Merida's Centro comes alive at night. (PHOTO: Visit Mexico)

Travel Weekly writer Meagan Drillinger came up with this travelogue on her five recent days in and around Merida…

The bus rolled into Merida about 6:30 p.m. on a Wednesday. I had spent the last two weeks in Playa del Carmen (I had planned on two days). I knew nothing about where I was going, except for the fact that I knew I had always wanted to go there.

Once again the siren call of Mexico’s cities proved stronger than my itinerary, and what was meant to be a two-day stint quickly turned into five, because when you finally discover Merida you won’t ever want to leave.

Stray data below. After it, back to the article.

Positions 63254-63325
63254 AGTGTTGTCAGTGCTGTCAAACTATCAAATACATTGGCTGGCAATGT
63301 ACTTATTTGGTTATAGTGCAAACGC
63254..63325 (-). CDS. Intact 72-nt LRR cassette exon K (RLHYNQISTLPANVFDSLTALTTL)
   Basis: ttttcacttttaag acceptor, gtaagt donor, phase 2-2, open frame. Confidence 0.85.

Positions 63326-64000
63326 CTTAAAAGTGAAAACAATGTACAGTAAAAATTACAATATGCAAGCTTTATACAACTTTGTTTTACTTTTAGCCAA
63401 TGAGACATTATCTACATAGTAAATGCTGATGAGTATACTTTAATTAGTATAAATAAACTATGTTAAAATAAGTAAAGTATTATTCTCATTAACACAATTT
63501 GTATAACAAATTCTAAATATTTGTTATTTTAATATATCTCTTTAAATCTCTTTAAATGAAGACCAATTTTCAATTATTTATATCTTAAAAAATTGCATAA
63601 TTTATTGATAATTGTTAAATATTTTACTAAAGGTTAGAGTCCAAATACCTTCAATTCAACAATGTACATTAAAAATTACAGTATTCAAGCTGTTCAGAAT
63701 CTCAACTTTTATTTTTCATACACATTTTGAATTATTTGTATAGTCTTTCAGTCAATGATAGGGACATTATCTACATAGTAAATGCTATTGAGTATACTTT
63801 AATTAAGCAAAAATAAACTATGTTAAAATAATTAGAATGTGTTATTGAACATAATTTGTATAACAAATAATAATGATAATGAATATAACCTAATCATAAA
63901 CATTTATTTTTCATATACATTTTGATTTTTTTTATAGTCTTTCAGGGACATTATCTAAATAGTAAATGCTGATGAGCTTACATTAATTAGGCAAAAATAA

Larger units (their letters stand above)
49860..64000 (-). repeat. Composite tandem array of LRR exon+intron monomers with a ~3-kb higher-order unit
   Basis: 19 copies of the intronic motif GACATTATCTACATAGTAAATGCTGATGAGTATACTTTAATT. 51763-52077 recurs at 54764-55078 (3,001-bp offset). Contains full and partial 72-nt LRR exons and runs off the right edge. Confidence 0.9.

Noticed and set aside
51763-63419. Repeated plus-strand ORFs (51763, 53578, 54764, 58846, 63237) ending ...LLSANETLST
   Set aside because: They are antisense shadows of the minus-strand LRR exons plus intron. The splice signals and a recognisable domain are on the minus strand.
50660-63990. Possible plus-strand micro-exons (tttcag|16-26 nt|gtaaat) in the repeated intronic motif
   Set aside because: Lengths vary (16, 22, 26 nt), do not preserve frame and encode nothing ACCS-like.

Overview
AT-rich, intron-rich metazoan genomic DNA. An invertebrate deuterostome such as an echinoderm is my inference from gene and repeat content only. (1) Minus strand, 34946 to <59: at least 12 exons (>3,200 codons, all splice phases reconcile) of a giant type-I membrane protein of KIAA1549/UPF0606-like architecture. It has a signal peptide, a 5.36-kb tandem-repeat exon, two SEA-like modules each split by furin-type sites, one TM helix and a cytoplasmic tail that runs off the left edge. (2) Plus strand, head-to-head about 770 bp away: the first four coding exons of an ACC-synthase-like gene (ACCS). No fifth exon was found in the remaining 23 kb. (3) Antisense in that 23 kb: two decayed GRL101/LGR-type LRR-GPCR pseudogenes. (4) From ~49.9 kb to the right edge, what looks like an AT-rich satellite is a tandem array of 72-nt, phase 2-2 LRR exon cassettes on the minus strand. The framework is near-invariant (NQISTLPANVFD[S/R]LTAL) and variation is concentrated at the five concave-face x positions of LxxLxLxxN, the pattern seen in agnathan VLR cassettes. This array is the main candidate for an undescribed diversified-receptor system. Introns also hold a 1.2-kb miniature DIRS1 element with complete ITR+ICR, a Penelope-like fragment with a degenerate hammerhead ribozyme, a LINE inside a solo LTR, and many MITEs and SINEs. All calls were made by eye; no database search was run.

Merida is the capital of Yucatan state. Built on the site of the ancient Mayan city T’ho, it was founded by Francisco de Montejo in 1542 and took its name from a town in western Spain. What used to be the epicenter of Mayan culture was quickly destroyed, including the city’s five main pyramids, which were used to construct the important buildings of the Spanish settlers. Merida has the second largest historical city center in Mexico, after Mexico City.


Merida's Centro comes alive at night. (PHOTO: Visit Mexico)
Merida’s Centro comes alive at night. (PHOTO: Visit Mexico)

What to do
The main artery of Merida’s Centro is Calle 60, a long, straight road that sails past the major historical sites of the city, from the Plaza de Independencia, with its St. Ildephonsus Cathedral and Government Palace, to the smaller Parque de Santa Lucia, with its live, traditional music every Thursday night.

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